Turkey's government admitted Friday that its slow legal system often leaves suspects jailed for years without a conviction, and it promised to investigate thousands of complaints such victims have filed at Europe's top human rights court.
There are around 131,000 people in Turkey's 370 prisons, and about 37,000 of them are being held while awaiting verdicts in their cases, according to information obtained by The Associated Press on Friday from the Justice Ministry under a Freedom of Information Act inquiry.
International observers have criticized such abuses in Turkey, a country that has long been vying for membership in the European Union.
Deputy Prime Minister Ali Babacan said Friday that the lives of some of people in Turkey are being ruined by the slow legal process.
"Either the people's lives are ruined because justice has not been realized, or you put the people in jail and they stay there for years without knowing what the verdict would be. They are not convicts," Babacan said at a news conference.
He said his government is establishing a commission to review the thousands of complaints that have been filed at the European Court of Human Rights in Strasbourg, France, regarding lengthy detentions in Turkey.
Babacan said one reason for the delay in verdicts is a shortage of prosecutors and judges in Turkey, and that means even the simplest court cases often take three or four years to complete.
At a separate news conference, Justice Minister Sadullah Ergin said Friday that the number of complaints filed at the European Court of Human Rights against Turkey is expected to reach 3,500 by late September.
International observers have criticized the long detentions of hundreds of suspects, including top military figures, academics and journalists, who are accused of involvement in alleged conspiracies to topple the government of Prime Minister Recep Tayyip Erdogan. Some of the suspects have been in jail since 2008 without being convicted of a crime.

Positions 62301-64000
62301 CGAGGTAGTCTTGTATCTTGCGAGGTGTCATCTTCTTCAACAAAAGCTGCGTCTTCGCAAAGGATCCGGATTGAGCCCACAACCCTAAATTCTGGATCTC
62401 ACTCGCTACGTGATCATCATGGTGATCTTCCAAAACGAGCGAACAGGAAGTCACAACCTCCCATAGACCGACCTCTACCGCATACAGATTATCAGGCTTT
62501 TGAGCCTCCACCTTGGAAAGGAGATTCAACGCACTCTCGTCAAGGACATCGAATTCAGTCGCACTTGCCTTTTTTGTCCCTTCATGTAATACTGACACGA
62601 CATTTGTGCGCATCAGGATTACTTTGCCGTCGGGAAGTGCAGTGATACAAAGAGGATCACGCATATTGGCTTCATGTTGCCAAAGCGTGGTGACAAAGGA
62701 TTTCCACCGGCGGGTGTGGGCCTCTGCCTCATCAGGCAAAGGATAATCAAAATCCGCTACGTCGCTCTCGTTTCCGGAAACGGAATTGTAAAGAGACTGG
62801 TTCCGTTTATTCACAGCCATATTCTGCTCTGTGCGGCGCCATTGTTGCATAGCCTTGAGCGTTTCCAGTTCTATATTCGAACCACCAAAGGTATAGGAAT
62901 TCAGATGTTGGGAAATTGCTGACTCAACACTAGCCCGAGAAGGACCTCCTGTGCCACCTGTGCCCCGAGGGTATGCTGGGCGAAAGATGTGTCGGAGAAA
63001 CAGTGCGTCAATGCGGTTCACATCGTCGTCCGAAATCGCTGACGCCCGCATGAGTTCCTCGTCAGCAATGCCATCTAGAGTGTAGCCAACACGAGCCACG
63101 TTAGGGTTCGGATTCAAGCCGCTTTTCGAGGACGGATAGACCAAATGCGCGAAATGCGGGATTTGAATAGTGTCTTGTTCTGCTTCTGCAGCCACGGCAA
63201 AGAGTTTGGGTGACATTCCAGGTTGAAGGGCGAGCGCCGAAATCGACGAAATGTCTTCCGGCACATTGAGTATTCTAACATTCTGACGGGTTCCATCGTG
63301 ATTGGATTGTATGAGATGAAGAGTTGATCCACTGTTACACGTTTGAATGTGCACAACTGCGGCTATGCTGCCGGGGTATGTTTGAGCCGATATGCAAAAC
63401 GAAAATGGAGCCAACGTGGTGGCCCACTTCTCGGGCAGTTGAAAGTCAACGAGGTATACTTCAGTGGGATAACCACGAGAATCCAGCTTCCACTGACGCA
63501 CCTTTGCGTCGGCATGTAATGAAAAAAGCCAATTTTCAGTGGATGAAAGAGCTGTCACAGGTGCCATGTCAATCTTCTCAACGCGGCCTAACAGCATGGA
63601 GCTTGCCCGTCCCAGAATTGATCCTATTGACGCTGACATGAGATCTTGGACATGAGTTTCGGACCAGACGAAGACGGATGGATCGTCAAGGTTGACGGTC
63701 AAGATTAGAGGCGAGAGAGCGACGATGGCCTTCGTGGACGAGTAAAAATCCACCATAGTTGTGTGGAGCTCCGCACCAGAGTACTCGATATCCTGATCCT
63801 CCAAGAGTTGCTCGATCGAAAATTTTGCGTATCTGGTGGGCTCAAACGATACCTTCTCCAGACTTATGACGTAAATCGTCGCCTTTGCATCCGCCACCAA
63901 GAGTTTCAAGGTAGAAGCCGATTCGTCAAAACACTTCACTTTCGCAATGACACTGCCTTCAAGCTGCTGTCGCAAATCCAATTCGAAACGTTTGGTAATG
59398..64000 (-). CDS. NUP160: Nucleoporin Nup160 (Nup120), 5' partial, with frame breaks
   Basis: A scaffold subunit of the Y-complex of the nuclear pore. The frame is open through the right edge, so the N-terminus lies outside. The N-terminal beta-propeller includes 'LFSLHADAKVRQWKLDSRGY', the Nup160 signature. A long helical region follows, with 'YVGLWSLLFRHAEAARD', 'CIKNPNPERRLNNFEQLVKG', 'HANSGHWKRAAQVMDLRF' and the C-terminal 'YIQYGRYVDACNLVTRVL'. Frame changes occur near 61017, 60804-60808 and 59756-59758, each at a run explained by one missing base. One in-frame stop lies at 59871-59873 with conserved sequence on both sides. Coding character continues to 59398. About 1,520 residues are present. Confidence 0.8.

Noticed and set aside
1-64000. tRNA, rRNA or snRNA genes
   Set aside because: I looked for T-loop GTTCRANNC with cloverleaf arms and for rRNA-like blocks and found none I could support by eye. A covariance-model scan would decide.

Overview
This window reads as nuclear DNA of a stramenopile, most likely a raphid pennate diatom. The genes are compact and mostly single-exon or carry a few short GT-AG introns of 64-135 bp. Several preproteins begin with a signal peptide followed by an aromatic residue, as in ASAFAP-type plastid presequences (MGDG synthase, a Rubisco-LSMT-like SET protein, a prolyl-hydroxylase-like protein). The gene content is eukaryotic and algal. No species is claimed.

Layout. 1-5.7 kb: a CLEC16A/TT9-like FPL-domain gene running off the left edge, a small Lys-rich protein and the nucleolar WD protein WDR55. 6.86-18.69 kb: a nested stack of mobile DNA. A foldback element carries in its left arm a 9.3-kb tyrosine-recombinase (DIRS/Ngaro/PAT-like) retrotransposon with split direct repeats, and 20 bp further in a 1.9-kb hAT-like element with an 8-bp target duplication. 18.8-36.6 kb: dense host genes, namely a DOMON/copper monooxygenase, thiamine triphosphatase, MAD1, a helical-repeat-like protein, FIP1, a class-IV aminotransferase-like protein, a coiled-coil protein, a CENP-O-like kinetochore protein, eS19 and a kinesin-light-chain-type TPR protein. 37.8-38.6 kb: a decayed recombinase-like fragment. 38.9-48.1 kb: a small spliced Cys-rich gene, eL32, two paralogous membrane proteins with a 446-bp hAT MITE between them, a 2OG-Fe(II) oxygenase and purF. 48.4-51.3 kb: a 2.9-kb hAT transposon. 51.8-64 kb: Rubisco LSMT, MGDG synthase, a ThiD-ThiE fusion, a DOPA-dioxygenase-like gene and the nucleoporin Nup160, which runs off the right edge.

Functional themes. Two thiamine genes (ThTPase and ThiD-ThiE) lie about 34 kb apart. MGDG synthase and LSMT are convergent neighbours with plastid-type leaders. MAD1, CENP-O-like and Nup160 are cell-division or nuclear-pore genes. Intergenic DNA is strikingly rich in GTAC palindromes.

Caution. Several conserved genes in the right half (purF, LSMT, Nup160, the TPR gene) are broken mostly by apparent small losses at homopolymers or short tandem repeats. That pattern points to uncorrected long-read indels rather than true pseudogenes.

Ergin said the European court will decide next week whether to pick one such complaint as a test case to see if Turkey can resolve it. That will determine whether other such settlements are possible or whether the court will impose steep fines on Turkey.
"We hope that the number of cases against Turkey will be significantly reduced through settlement," Ergin said.
Turkey's justice system is extremely slow, and Ergin said the statute of limitations had expired on 14,000 cases last year alone.
Four instance, a Turkish court ruled Tuesday that had happened in the case of five suspects being tried over an arson attack that killed 37 people in 1993 in the central city of Sivas. Most of the victims in that arson attack were Alevi Muslims, members of Turkey's largest religious minority, and they were allegedly targeted because of their beliefs. Ergin said Friday that 79 other suspects in the case have been convicted and sentenced.